In 1912, in a copper kettle at the Standard Candy Company at Clark & First Avenue in Nashville, TN, America's first combination candy bar was invented. A roundish mound of caramel, marshmallow nougat, fresh roasted peanuts and real milk chocolate; its renegade shape was more difficult to wrap than the conventional rectangular or square shapes of the day. More importantly, this was the first time multiple elements were being mass-produced in a retail confection. Previous to the advent of the Goo Goo Cluster, candy bar manufacturing consisted of bars solely using chocolate, caramel or taffy. The Goo Goo Cluster represented the first time a bar consisted of more than just one principal ingredient.Classic Clusters
HOW WE STARTED
The recipe was a joint undertaking by Mr. Howell Campbell, Sr. and Mr. Porter Moore, the original plant supervisor back in 1912. Mr. Campbell is said to have blended chocolate the same way fine whiskey is blended. He acted as official taster and was very particular about the quality of all the ingredients. All of the ingredients that go into a Goo Goo Cluster are foods your taste buds remember: luscious caramel, smooth creamy marshmallow nougat, and fresh roasted peanuts all covered with a thick coating of real milk chocolate. The Goo Goo Cluster recipe hasn’t changed over the years, although the production method has undergone a few tweaks. Goo Goos used to be hand dipped and sold without wrappers under glass at drug store candy counters. With the dawn of hand wrapping, ladies would swaddle the Goo Goo Clusters in tinfoil. Eventually, machinery was put in place to automate wrapping the Goo Goo Cluster, which is how they’re sold in stores today.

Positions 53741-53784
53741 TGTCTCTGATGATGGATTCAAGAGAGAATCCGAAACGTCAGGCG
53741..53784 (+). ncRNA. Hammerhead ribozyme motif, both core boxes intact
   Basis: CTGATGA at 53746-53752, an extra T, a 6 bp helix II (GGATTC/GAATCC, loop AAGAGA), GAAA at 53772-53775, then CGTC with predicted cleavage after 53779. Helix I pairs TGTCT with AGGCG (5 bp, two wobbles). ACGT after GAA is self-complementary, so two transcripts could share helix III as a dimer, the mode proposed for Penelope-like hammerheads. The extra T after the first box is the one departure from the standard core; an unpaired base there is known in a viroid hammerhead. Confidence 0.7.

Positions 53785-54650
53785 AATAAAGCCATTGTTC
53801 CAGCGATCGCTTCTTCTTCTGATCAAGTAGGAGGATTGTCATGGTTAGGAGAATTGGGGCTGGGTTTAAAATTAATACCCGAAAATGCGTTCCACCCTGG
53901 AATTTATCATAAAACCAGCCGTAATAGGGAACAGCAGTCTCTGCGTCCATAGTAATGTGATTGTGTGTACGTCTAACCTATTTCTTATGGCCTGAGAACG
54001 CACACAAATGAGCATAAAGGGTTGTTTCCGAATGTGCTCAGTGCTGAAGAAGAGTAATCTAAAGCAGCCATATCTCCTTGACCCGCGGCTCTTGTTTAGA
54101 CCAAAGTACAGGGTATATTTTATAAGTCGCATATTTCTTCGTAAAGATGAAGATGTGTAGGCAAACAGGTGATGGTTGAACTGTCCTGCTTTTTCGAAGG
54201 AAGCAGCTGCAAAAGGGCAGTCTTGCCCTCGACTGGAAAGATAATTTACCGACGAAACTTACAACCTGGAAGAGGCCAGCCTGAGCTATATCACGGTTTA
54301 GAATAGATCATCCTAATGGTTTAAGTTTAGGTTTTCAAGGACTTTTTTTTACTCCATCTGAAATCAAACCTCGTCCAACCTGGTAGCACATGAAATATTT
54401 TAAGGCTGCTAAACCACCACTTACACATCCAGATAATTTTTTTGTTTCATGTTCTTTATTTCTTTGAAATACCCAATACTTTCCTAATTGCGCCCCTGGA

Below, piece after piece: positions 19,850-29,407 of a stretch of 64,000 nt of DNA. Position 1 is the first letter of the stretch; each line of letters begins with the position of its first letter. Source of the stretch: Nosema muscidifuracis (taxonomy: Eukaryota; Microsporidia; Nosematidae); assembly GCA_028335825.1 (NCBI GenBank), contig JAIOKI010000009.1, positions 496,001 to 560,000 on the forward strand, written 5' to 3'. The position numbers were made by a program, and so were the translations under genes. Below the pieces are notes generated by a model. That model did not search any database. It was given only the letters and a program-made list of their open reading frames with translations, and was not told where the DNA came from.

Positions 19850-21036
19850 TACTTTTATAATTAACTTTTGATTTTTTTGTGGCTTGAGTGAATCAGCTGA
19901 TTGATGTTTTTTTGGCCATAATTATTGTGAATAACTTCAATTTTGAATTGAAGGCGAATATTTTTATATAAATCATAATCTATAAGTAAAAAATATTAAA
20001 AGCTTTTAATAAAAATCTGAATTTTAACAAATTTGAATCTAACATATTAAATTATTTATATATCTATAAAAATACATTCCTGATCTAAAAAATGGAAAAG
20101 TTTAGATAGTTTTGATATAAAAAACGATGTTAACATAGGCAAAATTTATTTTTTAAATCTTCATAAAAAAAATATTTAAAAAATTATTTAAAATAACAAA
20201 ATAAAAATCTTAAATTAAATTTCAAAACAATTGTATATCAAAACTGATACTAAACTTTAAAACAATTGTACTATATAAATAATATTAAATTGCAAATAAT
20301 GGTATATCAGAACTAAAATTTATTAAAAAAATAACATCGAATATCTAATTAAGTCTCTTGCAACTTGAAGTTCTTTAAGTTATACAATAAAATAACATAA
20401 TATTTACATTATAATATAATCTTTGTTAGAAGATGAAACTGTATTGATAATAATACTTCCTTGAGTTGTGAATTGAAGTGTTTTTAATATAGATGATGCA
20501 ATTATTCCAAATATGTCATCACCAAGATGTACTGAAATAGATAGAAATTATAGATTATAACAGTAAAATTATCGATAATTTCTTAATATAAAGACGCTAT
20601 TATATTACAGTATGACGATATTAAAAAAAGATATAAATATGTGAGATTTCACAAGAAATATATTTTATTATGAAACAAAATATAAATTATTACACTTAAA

About That Great Name
The story of how the candy came to be named comes in many versions, but two stand out over all the rest, and only one is true! The most popular myth is due to Goo Goo’s longtime partnership with the Grand Ole Opry. To this day, many people think the partnership was the basis for the candy’s name (GOO = Grand Ole Opry). However, the Opry was formed in 1925, 13 years after the candy was introduced. The marketing campaign – ‘Go get a Goo Goo, it’s good!’ – was such a success that many still identify one with the other.
The true tale of how the candy got it’s name is that Howell Campbell was riding the streetcar to work one day and told his fellow passengers about this new candy he’d made. He mentioned that he was struggling to find a name for it, and a few passengers made suggestions, but nothing excited him. Eventually conversation shifted, and a school teacher inquired about Campbell’s young son. Campbell told her that he’d just said his first words: “goo goo”. The teacher exclaimed, “That’s what you should call your candy – Goo Goo!” From there the first slogan was born: “Goo Goo! It’s so good, people will ask for it from birth.”
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